Maputo | Geneva — The number of people at risk of trachoma – the world’s leading infectious cause of blindness – has fallen from 1.5 billion in 2002 to just over 142 million in 2019, a reduction of 91%, the World Health Organization (WHO) has reported.
New data was presented at the 22nd meeting of the WHO Alliance for the Global Elimination of Trachoma by 2020, (GET2020) also show that the number of people requiring surgery for trachomatous trichiasis – the late, blinding stage of trachoma – has dropped from 7.6 million in 2002 to 2.5 million in 2019, a reduction of 68%.
In 2018 alone, 146112 cases of trichiasis were managed and almost 90 million people were treated with antibiotics for trachoma in 782 districts worldwide.
Since 2011, eight countries have been validated by WHO as having eliminated trachoma as a public health problem.1 At least one country in every trachoma-endemic WHO Region has now achieved this milestone, demonstrating the effectiveness of the SAFE strategy in different settings.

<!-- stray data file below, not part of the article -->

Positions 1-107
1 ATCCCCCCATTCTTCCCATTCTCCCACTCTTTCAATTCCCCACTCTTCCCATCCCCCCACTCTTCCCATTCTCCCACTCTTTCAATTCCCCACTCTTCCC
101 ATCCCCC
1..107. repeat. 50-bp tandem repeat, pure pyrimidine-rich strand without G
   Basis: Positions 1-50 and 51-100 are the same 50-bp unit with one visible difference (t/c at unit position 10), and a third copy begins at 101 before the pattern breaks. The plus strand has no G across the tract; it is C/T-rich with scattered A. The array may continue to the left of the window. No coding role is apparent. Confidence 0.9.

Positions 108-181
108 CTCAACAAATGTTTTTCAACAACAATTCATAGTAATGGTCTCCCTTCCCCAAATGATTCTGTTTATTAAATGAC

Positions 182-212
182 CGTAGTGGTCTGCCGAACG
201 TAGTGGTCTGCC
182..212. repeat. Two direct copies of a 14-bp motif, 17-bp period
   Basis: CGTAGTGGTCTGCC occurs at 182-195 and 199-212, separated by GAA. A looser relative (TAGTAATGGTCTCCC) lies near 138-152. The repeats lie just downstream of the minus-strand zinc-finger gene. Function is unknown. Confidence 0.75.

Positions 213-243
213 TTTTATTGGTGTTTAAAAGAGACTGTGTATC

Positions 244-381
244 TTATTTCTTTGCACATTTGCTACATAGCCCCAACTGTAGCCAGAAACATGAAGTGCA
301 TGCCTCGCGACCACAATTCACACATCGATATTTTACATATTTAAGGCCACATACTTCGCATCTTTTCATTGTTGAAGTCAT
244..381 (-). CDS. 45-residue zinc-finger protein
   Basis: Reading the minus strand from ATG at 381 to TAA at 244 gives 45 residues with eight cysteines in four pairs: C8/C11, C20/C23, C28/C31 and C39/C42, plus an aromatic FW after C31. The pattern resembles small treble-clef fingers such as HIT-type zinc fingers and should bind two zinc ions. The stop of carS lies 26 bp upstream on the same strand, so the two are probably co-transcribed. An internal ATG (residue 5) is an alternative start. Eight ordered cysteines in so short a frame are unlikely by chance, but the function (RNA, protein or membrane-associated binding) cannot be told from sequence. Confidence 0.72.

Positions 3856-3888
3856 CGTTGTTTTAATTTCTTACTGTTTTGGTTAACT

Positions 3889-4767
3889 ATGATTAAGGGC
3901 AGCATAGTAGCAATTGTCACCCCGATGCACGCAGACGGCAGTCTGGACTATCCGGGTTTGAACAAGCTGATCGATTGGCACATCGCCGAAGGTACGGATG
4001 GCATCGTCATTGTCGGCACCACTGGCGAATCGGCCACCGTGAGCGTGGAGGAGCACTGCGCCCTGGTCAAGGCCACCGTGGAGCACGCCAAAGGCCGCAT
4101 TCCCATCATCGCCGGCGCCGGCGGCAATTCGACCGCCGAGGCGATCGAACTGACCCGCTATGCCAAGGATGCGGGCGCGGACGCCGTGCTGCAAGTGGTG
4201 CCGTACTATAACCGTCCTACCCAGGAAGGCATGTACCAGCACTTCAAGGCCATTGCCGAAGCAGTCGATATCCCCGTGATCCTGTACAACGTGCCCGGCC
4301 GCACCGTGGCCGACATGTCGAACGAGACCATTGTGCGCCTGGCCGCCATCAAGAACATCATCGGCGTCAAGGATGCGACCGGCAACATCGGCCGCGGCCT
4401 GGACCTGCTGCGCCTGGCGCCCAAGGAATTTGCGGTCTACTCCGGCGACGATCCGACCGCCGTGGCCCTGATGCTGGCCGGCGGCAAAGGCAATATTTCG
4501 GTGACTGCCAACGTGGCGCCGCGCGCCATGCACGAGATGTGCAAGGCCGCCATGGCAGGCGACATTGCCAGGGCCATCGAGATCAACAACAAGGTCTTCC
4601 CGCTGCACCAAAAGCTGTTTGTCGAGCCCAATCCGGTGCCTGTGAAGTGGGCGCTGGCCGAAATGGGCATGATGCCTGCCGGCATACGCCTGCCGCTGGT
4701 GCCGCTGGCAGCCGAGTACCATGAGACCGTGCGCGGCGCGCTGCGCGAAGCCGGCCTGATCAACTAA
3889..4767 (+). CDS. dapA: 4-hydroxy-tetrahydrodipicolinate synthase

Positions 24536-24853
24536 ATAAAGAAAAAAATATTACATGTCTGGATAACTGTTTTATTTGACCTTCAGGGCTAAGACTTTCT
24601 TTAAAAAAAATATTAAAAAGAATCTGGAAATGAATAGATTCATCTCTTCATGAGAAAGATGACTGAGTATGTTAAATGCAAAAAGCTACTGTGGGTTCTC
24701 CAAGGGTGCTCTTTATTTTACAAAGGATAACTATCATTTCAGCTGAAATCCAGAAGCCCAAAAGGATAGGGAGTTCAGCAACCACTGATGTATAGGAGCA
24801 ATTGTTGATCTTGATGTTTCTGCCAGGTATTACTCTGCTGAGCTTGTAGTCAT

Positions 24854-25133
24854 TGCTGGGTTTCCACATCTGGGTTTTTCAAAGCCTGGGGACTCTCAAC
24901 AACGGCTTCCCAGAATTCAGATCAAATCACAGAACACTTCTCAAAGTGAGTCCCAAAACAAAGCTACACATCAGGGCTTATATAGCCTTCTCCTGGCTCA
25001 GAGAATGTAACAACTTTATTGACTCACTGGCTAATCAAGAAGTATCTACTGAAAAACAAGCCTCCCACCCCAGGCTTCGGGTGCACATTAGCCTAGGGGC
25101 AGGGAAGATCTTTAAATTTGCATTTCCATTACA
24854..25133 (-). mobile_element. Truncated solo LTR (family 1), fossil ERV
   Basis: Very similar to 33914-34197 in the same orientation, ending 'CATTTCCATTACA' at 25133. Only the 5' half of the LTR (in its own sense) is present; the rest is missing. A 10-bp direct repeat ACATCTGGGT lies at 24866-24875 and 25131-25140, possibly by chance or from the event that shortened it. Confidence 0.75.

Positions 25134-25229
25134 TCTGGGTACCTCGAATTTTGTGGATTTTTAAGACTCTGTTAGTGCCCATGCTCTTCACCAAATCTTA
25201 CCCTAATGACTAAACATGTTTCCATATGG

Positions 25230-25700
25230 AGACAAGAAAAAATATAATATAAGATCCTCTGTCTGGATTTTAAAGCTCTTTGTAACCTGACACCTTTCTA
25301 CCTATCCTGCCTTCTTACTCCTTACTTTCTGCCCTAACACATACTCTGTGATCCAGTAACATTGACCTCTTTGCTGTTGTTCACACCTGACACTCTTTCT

“This is great progress, but we cannot afford to become complacent,” said Dr Anthony Solomon, Medical Officer in charge of WHO’s global trachoma elimination programme. “We should be able to relegate trachoma to the history books in the next few years, but we will only do so by redoubling our efforts now. The last few countries are likely to be the hardest”.
The significant reduction in the global prevalence of trachoma has resulted from increased political will in endemic countries, expansion of control measures and generation of high-quality data. The global programme has been supported by the world’s largest infectious disease mapping effort – the Global Trachoma Mapping Project (2012–2016) – and, since 2016, by Tropical Data, which has assisted health ministries to complete more than 1500 internationally-standardized, quality-assured and quality-controlled prevalence surveys.
Image on top: Examining children on suspicion of trachoma by Leila Nezamabadi Farahani for #EyeCareEverywhere photo competition